Toolbox Murders 2 (2013) - Blu-ray

The saying goes “Ask and ye shall receive.” Toolbox Murders 2, out on Blu-ray from Scream Factory, woefully demonstrates that, unfortunately, sometimes you’ll receive even if you don’t ask.

A re-imagining of the 70s proto-slasher, 2004’s Toolbox was perhaps one of the biggest disappointments of that decade, due to the unforeseen budget crunch that crippled it mid-production. It was a film that held a lot of promise: Solid directing, a creepy premise, and strong performances from Angela Bettis and the heinously underutilized Sherri Moon-Zombie in an effective cameo. If, for nothing else than the glimpse of what could have been, it was an enjoyable outing.

Which brings me to Toolbox Murders 2.

While the 2004 film worked on the giallo model of using a detective story as the backdrop for a bloodbath, Toolbox 2 dispenses with the whole “story” thing and goes straight for the slaughter. It’s a film that’s short on plot but long on gore, heaping blood-drenched pile of entrails on top of blood- drenched pile of entrails until the story arc becomes “When will there be more entrails?”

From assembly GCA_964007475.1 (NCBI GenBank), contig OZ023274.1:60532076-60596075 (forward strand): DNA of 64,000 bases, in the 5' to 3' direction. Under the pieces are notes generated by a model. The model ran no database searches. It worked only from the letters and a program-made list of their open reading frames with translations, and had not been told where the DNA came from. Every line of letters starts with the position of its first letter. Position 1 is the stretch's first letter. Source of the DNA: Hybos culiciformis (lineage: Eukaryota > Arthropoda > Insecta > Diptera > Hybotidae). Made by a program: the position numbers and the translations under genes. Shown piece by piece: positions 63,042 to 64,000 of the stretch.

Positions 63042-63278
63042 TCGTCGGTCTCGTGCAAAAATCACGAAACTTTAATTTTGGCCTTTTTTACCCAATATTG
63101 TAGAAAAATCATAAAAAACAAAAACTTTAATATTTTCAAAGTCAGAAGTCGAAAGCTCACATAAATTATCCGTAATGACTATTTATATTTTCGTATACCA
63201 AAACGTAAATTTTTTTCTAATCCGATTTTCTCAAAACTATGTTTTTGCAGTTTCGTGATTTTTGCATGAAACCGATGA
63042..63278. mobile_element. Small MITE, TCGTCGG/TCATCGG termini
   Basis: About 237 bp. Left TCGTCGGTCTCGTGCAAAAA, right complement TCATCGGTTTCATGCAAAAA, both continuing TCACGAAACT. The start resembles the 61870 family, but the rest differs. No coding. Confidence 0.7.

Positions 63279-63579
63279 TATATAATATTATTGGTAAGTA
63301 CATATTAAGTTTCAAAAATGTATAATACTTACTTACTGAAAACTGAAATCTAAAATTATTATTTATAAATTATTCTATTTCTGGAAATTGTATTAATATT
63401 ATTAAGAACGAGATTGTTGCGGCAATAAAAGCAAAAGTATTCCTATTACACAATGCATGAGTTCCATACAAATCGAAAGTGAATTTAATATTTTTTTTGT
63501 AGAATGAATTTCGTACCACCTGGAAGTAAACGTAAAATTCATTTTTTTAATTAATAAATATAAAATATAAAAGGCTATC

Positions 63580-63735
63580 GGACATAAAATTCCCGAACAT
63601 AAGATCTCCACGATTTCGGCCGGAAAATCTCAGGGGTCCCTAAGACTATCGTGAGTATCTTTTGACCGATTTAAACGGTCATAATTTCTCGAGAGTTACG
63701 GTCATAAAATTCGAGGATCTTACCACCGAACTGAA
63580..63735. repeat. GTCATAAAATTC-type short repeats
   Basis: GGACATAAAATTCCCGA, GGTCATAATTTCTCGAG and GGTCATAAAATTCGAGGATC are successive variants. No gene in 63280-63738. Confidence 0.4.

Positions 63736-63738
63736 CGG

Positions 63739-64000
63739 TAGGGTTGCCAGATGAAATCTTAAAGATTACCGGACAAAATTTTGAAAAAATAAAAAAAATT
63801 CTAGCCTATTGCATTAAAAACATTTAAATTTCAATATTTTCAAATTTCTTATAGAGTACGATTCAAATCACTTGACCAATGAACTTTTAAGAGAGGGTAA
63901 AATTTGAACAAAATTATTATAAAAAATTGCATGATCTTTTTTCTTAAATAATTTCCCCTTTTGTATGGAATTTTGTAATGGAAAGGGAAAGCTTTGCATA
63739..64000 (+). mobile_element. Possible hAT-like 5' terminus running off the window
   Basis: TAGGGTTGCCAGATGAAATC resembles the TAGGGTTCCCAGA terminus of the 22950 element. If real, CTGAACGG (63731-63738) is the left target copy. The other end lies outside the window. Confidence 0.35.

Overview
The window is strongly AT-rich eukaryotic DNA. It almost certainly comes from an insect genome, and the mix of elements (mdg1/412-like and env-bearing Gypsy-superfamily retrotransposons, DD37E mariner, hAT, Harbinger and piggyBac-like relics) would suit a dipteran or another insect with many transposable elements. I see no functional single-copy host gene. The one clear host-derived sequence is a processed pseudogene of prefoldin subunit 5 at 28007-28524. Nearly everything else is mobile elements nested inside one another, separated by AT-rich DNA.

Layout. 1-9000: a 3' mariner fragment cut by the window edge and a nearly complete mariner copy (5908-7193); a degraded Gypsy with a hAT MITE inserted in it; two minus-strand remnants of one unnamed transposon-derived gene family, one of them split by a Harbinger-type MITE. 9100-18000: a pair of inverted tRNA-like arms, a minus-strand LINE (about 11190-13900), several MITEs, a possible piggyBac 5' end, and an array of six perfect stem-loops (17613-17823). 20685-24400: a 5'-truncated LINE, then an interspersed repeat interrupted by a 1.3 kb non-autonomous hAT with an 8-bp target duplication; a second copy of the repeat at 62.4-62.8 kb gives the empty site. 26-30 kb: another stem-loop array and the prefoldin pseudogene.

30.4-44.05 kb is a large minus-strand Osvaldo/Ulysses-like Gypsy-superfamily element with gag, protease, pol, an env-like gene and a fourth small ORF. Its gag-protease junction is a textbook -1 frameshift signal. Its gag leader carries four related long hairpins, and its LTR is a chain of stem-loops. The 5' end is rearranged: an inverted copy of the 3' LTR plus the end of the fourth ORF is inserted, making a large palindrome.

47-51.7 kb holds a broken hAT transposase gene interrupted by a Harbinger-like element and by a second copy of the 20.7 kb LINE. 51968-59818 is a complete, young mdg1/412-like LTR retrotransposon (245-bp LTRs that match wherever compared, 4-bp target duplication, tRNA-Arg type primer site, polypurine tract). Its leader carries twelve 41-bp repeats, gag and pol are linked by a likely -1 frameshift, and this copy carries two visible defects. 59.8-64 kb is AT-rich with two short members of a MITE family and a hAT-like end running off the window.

Inexplicably, the first film’s feral killer has decided he’s no longer content to simply protect his crawlspace kingdom and escapes into the world to, even more inexplicably, kidnap random women and force them to watch him murder random people (an apparent nod to the Coffin Joe franchise; the film’s original title was even “Coffin Baby”). It’s a premise that exists solely as a pretext for a smorgasbord of gut-munching, but to the filmmakers’ credit, this is, apparently, all they hoped to achieve: The theatrical trailer which serves as the sole special feature on the DVD is comprised of nothing but gore shots. If that was, indeed, the singular goal, it’s been achieved admirably. For torture-porn fans, Toolbox 2 is par excellence: An endless exercise in vividly lit, psychedelic set pieces of violence evoking a sort of neon Francis Bacon painting come to life, courtesy of some of the most color-conscious work Scream Factory’s ever done. I’d go so far as to say that, for gore-hounds left wanting since the last Saw, this might actually be the movie they’ve been waiting for: Visually arresting, context-less violence, neatly wrapped in a blood-drenched package and delivered straight to their DVD players. For the average horror fan, though, one thing is certain: This is something you did not ask for.

Preston Fassel